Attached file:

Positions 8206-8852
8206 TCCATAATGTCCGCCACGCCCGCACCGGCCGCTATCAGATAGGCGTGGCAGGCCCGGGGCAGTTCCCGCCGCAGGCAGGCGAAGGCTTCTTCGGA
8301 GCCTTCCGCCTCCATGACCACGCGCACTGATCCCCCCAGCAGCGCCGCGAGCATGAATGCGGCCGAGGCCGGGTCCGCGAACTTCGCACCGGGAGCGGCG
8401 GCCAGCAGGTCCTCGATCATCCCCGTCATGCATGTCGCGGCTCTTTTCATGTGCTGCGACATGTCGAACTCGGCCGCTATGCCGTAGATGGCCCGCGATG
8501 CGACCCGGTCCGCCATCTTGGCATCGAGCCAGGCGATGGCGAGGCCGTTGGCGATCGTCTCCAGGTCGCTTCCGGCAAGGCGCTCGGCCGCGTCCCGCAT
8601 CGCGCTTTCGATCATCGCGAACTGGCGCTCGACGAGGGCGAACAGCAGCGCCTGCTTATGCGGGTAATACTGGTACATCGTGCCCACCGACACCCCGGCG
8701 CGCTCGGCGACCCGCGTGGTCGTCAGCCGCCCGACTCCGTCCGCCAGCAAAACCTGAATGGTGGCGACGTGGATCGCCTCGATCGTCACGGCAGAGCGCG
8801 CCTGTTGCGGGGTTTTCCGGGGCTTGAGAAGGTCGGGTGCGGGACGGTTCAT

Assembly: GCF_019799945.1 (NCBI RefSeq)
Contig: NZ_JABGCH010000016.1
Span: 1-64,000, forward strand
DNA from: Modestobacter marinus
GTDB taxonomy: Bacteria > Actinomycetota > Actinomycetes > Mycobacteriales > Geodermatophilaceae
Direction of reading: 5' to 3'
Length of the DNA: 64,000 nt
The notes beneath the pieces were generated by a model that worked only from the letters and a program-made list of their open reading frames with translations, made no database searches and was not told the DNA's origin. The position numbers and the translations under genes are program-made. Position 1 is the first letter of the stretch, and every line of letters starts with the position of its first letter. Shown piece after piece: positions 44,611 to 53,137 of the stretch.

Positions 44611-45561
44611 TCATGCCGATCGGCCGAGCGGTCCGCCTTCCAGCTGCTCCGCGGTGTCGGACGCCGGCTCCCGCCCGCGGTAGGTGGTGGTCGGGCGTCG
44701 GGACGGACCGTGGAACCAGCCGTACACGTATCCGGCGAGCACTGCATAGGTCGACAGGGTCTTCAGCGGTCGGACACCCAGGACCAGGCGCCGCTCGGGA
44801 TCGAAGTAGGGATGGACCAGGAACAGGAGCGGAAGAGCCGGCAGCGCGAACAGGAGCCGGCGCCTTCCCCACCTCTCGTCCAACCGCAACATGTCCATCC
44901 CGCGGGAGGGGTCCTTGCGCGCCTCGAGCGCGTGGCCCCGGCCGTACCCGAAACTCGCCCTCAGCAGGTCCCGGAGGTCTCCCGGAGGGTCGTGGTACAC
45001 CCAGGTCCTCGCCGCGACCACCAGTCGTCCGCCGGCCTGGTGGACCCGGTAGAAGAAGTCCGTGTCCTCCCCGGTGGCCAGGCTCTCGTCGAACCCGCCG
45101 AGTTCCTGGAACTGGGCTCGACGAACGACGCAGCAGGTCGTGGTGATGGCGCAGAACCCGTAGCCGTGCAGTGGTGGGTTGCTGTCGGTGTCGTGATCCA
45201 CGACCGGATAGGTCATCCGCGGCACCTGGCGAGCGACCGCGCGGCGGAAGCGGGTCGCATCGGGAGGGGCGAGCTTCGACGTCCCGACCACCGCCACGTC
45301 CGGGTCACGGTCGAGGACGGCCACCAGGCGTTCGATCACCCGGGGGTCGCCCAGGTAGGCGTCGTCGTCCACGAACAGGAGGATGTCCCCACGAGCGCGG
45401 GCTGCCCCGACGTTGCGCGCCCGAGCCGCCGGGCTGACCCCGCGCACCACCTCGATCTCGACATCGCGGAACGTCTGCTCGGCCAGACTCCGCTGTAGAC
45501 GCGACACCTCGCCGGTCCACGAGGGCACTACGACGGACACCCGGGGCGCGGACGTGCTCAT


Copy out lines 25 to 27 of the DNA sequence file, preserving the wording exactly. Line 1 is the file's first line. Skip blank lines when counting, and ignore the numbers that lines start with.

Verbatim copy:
45301 CGGGTCACGGTCGAGGACGGCCACCAGGCGTTCGATCACCCGGGGGTCGCCCAGGTAGGCGTCGTCGTCCACGAACAGGAGGATGTCCCCACGAGCGCGG
45401 GCTGCCCCGACGTTGCGCGCCCGAGCCGCCGGGCTGACCCCGCGCACCACCTCGATCTCGACATCGCGGAACGTCTGCTCGGCCAGACTCCGCTGTAGAC
45501 GCGACACCTCGCCGGTCCACGAGGGCACTACGACGGACACCCGGGGCGCGGACGTGCTCAT